7. Food at Otjinene: 13 people (10 attendees + 1 driver + 2 facilitators) x ZAR 100 = ZAR 1,300
  8. 3G Internet connection (wireless hotspot) in the bus and in Otjinene, 2GB data volume: ZAR 500

Total: ZAR 37,550 USD 3,547.91

Non-financial requirements[edit]

See a description of non financial assistance available. Please inform Wikimedia Foundation (WMF) of any requirements for non-financial assistance now.

Requests for non-financial assistance

None. We still have a box of T-shirts from our outreach program.

Resources and Risks[edit]


This section is used to highlight your potential for successfully executing this project.

  • List of team members (names or usernames):
    1. Workshop facilitator: Peter Gallert
    2. Workshop co-facilitator: TBD none Corrected: 13:47, 21 August 2014 (UTC)
    3. Consultants for the topic list: Gereon Koch Kapuire and Dott. Collin Stanley, both introduced here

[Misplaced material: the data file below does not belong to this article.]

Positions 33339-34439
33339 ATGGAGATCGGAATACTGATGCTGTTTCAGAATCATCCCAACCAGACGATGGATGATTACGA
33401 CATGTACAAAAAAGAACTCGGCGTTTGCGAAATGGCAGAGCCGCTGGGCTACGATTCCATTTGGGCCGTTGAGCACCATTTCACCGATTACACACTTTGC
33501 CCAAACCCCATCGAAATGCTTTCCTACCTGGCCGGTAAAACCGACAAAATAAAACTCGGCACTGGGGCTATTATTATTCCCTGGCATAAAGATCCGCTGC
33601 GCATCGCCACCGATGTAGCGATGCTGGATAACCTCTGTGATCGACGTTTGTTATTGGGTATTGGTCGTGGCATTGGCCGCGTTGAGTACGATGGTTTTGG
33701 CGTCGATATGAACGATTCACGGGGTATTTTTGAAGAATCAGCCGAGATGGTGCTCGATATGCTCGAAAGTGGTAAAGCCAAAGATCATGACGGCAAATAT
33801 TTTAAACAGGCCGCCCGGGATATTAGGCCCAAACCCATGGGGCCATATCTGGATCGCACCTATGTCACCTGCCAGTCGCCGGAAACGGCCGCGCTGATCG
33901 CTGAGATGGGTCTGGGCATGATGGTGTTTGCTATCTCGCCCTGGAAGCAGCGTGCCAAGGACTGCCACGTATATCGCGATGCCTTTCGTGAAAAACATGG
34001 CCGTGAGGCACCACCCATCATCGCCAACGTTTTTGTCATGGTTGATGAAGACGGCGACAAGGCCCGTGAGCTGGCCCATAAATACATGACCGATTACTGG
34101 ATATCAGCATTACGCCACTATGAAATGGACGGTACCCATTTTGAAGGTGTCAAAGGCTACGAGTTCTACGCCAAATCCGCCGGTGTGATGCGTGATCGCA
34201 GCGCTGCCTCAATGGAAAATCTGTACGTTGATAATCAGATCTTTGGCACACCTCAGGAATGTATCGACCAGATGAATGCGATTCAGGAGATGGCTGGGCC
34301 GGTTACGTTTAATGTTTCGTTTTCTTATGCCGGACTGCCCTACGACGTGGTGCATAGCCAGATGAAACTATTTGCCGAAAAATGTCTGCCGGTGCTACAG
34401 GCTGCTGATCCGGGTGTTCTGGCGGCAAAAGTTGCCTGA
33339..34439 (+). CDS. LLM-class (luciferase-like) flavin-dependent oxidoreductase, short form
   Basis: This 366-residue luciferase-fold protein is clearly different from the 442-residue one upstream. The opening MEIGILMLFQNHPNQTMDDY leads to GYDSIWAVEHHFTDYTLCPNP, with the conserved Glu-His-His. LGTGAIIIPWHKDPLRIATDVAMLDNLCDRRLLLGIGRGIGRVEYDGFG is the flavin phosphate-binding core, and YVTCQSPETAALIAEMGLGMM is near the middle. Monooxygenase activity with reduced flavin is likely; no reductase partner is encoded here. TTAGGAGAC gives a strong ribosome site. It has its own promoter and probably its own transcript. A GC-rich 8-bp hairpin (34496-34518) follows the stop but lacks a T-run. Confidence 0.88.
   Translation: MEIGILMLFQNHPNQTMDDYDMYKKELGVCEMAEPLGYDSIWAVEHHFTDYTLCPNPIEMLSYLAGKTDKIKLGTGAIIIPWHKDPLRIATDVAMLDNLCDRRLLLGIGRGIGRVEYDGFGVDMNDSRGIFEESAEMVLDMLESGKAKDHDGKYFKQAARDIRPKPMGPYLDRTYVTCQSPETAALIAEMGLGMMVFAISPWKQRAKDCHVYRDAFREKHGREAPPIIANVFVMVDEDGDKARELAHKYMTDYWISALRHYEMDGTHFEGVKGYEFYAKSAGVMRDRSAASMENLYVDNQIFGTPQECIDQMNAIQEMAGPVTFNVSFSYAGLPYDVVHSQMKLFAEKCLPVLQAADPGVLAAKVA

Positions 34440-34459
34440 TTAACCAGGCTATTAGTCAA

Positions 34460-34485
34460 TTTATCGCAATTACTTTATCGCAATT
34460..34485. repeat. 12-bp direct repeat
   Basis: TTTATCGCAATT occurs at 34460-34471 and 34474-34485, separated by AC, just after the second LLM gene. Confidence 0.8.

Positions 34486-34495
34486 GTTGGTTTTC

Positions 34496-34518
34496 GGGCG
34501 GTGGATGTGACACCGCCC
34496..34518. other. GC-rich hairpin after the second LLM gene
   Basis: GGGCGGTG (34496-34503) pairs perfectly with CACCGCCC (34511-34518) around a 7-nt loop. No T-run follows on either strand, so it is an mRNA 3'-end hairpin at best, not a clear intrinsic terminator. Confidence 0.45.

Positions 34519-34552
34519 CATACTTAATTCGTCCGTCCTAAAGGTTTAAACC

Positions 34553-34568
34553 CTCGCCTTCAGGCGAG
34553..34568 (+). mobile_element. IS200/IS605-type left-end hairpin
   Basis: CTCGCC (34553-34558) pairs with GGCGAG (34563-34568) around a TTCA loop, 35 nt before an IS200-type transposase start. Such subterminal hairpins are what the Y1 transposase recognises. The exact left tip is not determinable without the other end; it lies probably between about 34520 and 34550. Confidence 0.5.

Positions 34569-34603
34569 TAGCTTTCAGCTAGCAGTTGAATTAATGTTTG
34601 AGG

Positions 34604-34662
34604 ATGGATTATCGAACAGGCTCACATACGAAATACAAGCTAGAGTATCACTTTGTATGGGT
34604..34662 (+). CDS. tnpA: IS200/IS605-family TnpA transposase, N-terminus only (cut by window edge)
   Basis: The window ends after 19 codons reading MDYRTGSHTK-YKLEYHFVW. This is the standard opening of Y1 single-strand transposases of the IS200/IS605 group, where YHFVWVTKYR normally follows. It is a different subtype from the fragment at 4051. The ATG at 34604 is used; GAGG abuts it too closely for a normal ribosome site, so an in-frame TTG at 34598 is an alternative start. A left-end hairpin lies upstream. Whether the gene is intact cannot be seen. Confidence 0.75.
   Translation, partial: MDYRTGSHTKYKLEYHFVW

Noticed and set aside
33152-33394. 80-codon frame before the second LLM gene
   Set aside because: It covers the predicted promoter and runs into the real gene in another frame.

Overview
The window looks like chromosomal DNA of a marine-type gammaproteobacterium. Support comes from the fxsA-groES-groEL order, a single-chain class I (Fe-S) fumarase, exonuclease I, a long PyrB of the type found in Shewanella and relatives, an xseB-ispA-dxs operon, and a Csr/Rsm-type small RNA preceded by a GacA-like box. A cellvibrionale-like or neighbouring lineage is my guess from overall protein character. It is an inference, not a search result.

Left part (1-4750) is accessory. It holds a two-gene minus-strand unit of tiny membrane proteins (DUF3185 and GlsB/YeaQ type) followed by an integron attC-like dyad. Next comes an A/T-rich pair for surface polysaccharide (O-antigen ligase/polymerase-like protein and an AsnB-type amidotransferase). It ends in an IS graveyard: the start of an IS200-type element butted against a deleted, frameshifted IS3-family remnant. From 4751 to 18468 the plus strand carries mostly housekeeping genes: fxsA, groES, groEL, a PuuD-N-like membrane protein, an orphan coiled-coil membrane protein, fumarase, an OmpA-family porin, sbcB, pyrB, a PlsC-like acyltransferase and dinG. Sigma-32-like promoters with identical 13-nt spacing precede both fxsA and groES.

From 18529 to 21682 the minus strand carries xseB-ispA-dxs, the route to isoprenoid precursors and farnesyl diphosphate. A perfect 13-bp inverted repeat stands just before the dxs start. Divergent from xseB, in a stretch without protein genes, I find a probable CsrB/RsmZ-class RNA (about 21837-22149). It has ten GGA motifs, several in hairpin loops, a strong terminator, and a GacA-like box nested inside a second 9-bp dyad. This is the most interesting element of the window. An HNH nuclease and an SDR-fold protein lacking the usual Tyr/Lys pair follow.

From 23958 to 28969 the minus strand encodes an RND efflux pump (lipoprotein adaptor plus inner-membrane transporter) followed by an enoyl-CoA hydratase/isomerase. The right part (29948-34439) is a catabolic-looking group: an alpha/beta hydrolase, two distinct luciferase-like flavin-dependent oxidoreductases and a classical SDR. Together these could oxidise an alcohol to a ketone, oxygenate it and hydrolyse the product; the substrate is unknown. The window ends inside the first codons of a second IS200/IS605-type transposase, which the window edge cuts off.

4. Consultant on facilitation and methodology: Prof Heike Winschiers-Theophilus, introduced here
  • Onwiki evidence of community support (such as a project about this discussion):
    None yet
  • Endorsements from community members or movement groups:
    Please add your endorsement here, sign with ~~~~
  • Special skills or qualifications this potential grantee or project lead brings to this project:
    I have extensive experience introducing people to Wikipedia editing, should this be necessary for some workshop participants.
  • Evidence of past success in executing similar projects:
    This is my first workshop of this kind.
  • Other resources: